The Irishman review “Scorsese treads no new ground”


The Irishman poster

Scorsese is back! But wait, it gets better… Following a 13-year hiatus from the gangster genre, he returns to the fold with a 3.5 hour-long epic starring all your favourite wise guys from the 80s and 90s. The Irishman, also titled I Heard You Paint Houses in the opening credits (there must have been some sort of mix-up in the marketing department), sees Robert De Niro return to Scorsese’s roll call as real-life gangster Frank Sheeran, a lorry driver turned crook made infamous by his association with the Bufalino crime family.

I must admit, after seeing the cast, the trailer and the reviews that followed, I was very excited as I sat down to watch The Irishman. Not only do we get a Scorsese gangster film, but we get a Scorsese gangster film with Harvey Keitel, we get Joe Pesci back from retirement and, to top it all off, we get De Niro and Pacino, two of Hollywood’s greatest actors, sharing screen time for only the third time in cinema history.

There’s a lot that really works in the film. Firstly, the direction is textbook Scorsese, visually it has less of a glossy feel than his previous endeavours within the genre, and aside from some issues with the de-aging technology, it really does look fantastic. The soundtrack is superb also (it could very well be a B-side to the Goodfellas soundtrack), but the real highlight are the fantastic performances.

De Niro is reliable as ever in the lead role, it’s a real treat to see Keitel return to serious cinema and Ray Romano as lawyer Bill Bufalino is particularly enjoyable. The real casting masterstroke however was doggedly talking Joe Pesci out of retirement – Scorsese hounded him for years to take the role of crime family patriarch Russel Bufalino. I’d actually forgotten how good an actor Pesci is, he really is phenomenal here. I would be in no way surprised to see him get the nod for a best supporting actor award at this year’s Oscars.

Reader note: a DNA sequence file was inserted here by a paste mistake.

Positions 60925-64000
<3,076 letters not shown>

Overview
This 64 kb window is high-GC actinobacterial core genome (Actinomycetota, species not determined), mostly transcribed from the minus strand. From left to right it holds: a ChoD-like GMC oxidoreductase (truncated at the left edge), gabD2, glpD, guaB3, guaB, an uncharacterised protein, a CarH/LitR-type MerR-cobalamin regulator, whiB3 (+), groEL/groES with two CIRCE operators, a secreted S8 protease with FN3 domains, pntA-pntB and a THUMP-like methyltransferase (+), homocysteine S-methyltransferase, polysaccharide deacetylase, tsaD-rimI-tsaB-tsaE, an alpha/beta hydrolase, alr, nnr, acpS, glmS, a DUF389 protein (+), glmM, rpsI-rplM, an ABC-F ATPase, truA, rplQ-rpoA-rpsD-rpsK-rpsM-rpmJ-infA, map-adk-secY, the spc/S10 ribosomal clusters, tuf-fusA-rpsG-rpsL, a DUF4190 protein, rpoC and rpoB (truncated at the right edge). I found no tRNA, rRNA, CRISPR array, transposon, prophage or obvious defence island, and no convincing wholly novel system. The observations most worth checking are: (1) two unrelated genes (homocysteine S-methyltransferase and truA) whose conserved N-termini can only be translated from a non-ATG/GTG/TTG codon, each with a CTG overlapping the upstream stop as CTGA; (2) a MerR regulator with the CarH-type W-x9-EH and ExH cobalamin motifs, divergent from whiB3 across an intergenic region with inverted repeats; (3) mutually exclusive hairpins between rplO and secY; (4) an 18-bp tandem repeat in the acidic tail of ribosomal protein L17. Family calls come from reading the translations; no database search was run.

Robert De Niro in The Irishman

Sadly, here endeth the positive criticism. For all its strengths, the film has a lot of fundamental issues that really damage the overall experience. It’s overly long, muddled thematically, unfocused narratively and in need of a serious edit.

Plot-wise, the film provides a more ‘real’ take on the gangster genre than we are used to seeing. Presumably this was Scorsese’s attempt at moving with the times, but it doesn’t quite hit the mark. People love Goodfellas because, for better or worse, it romanticises the criminal underworld, it’s glossy and full of over-saturated imagery and over-saturated characters. What The Irishman serves up is tepid by comparison. The fact that it’s even being uttered in the same breath as Goodfellas is laughable.

Is it a case of expectation of a film not meeting the reality? I would say no. There is nothing wrong with telling a much more grounded story, and indeed Scorsese is no stranger to making that kind of film. But unfortunately, The Irishman isn’t particularly refined; the script is largely forgettable, the character interactions aren’t exciting or memorable and there is a hell of a lot of humour that falls flat.